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Learner-Centered Tip of the Week: Homework

November 25, 2015 by

This post originally appeared on Courtney Belolan’s website on October 13, 2015. Belolan is the instructional coach for RSU2 in Maine.

At last week’s professional learning day, we all spent some time in our groups talking about homework. What is the point of homework? How much is appropriate? Are there boundaries?

According to Marzano, homework has a positive effect size only some of the time. It very much depends on a variety of factors if the homework is beneficial or not. He gives some of these tips for making sure homework is beneficial:

  • structured to ensure high completion rate
  • the amount assigned should not be a burden to parents or students
  • should have a clear purpose
  • tied to a small set of clear, current learning goals
  • able to be performed independently by students

I recently learned from a friend about his standing homework assignment for his 6th grade class. He calls it the “C-C-G” homework. Every week, students choose to engage with their curiosity or in activities to grow knowledge or skills in an area of their choosing. They set a goal, engage for an amount of time each day, and reflect on their progress.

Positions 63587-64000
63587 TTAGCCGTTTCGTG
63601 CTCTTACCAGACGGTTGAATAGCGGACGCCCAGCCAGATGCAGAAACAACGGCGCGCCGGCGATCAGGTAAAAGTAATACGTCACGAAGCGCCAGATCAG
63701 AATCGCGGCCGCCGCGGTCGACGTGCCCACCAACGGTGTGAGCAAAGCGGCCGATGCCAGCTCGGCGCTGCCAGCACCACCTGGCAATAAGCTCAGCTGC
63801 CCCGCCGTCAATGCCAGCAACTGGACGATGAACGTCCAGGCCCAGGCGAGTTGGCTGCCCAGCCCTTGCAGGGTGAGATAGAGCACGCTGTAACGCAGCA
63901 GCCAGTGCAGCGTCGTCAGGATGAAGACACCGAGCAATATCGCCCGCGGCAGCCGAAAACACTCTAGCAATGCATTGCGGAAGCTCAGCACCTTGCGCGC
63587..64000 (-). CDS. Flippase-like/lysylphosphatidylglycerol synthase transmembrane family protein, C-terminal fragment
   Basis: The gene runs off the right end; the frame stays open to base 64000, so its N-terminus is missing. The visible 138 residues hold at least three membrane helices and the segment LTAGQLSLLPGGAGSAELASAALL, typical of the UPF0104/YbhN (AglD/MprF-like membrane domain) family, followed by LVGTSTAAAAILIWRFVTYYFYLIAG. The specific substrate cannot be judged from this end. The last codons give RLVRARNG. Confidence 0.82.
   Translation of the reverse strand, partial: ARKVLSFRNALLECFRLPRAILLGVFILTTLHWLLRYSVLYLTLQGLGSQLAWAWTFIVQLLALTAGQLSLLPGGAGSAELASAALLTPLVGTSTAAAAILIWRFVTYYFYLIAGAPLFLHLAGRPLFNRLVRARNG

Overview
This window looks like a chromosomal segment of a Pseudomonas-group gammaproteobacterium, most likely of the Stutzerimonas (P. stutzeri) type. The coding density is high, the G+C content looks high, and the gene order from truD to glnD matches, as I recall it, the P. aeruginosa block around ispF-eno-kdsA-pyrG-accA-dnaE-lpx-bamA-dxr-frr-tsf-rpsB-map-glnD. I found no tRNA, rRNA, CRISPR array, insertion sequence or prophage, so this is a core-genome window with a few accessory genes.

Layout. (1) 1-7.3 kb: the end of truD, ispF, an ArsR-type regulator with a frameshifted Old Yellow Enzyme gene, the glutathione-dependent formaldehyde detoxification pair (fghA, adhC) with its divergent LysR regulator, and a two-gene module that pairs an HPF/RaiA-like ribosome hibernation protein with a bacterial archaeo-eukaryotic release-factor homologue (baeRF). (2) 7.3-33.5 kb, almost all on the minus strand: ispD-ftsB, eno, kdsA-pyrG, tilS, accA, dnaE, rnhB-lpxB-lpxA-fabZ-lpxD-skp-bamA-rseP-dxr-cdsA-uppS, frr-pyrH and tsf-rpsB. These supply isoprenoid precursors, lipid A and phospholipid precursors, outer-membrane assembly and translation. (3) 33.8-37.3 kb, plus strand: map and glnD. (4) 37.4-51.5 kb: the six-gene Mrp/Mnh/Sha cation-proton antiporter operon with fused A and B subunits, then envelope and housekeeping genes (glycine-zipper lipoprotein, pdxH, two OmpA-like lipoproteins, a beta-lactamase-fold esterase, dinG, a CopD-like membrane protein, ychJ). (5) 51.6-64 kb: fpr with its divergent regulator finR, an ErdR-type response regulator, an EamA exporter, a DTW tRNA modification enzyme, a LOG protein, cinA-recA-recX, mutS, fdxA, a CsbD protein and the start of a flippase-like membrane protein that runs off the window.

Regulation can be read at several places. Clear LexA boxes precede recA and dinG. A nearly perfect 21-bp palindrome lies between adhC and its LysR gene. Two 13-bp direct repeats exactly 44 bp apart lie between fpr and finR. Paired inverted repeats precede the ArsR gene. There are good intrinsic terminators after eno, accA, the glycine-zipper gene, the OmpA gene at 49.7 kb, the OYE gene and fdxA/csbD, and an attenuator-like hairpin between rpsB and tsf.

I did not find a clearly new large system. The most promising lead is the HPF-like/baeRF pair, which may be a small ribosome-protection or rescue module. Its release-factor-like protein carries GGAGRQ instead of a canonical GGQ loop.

CCG Homework

This assignment holds up well against the points listed by Marzano. Depending on what a student chooses to engage in, they could be working on a variety of different targets.  Developing life-long learning skills?  Growing work habits?  Absolutely. It also weighs in pretty well against the recommendations of Tony Wagner and Sir. Ken Robinson who advocate for more including creativity, innovation, and student passions in school.

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About the Author

Courtney Belolan works at RSU 2 in Maine where she supports K-12 teachers with performance-based, individualized learning. Courtney works closely with teams and teachers as a coach, and with the school and district leadership teams as an instructional strategist. Courtney has worked as a 6-12 literacy and instructional coach, a middle level ELA teacher, an environmental educator, and a digital literacy coach. Her core beliefs include the idea that the best education is one centered on student passions and rooted in interdisciplinary applications, and that enjoying learning is just as important as the learning itself.

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